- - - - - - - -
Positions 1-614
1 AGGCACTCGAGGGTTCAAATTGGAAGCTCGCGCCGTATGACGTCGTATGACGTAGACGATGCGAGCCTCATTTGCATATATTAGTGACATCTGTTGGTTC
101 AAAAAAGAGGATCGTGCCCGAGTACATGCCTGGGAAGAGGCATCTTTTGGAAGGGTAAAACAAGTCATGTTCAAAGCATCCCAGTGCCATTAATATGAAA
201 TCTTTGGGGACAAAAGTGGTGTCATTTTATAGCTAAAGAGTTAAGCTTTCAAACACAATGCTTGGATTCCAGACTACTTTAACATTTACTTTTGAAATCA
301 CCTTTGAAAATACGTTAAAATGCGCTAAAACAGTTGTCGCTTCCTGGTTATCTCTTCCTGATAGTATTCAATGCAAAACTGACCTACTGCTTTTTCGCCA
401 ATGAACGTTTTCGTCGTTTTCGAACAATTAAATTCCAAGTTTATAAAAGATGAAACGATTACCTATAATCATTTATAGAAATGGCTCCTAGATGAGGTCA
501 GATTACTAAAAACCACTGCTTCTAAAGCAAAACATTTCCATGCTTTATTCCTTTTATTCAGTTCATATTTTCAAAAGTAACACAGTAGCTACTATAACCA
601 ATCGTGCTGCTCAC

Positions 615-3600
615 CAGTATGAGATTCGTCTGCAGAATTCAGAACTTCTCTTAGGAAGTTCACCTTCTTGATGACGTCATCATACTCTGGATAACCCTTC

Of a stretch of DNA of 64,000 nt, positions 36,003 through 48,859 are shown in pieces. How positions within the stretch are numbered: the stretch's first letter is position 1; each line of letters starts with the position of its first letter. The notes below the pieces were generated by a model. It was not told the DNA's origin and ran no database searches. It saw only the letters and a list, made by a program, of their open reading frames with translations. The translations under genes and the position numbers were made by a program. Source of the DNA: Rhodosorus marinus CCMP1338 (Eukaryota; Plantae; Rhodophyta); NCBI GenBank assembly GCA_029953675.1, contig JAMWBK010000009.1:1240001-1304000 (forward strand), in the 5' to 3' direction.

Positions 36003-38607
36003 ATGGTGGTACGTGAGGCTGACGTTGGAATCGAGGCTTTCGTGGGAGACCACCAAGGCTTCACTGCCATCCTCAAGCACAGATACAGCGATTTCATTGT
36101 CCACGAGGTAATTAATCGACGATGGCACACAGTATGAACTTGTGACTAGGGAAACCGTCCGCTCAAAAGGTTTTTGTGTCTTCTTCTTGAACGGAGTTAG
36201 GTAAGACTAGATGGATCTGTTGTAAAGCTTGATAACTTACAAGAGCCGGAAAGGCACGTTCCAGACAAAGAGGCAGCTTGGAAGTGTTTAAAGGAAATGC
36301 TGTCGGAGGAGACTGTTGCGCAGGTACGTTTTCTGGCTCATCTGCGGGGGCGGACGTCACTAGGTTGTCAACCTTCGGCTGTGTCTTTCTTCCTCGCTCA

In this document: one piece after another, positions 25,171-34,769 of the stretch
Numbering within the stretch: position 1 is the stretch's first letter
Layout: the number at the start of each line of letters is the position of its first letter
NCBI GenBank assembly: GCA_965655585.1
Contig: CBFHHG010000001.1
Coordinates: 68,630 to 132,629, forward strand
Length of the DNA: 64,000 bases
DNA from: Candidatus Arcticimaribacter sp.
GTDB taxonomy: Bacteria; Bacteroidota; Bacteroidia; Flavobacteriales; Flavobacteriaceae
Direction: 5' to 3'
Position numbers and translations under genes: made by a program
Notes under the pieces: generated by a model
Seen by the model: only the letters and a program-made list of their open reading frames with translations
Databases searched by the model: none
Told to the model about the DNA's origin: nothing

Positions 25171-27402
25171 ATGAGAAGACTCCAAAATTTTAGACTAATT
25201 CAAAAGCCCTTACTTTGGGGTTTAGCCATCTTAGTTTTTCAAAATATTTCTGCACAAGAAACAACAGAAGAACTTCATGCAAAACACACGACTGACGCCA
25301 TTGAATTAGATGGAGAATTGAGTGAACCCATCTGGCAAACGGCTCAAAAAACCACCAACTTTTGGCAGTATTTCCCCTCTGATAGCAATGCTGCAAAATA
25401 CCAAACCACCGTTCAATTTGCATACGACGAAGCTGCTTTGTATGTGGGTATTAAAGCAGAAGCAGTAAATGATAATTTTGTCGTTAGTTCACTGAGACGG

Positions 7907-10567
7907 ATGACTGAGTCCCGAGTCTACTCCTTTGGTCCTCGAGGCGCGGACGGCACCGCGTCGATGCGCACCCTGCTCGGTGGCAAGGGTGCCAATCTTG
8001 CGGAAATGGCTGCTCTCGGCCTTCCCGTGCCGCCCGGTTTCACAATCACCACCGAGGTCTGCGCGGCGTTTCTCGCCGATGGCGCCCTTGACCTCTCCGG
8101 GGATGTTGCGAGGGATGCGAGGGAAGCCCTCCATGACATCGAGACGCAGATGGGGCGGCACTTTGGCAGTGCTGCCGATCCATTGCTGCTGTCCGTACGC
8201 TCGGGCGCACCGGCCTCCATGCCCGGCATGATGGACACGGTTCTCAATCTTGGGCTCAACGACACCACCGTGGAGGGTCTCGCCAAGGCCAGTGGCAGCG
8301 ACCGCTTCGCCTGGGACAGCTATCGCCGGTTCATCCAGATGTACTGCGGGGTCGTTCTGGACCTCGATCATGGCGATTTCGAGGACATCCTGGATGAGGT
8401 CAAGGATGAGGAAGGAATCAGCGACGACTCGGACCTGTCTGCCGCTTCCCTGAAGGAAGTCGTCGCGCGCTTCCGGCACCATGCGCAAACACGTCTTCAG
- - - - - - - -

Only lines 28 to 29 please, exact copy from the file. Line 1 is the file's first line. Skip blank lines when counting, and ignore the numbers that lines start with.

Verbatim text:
Notes under the pieces: generated by a model
Seen by the model: only the letters and a program-made list of their open reading frames with translations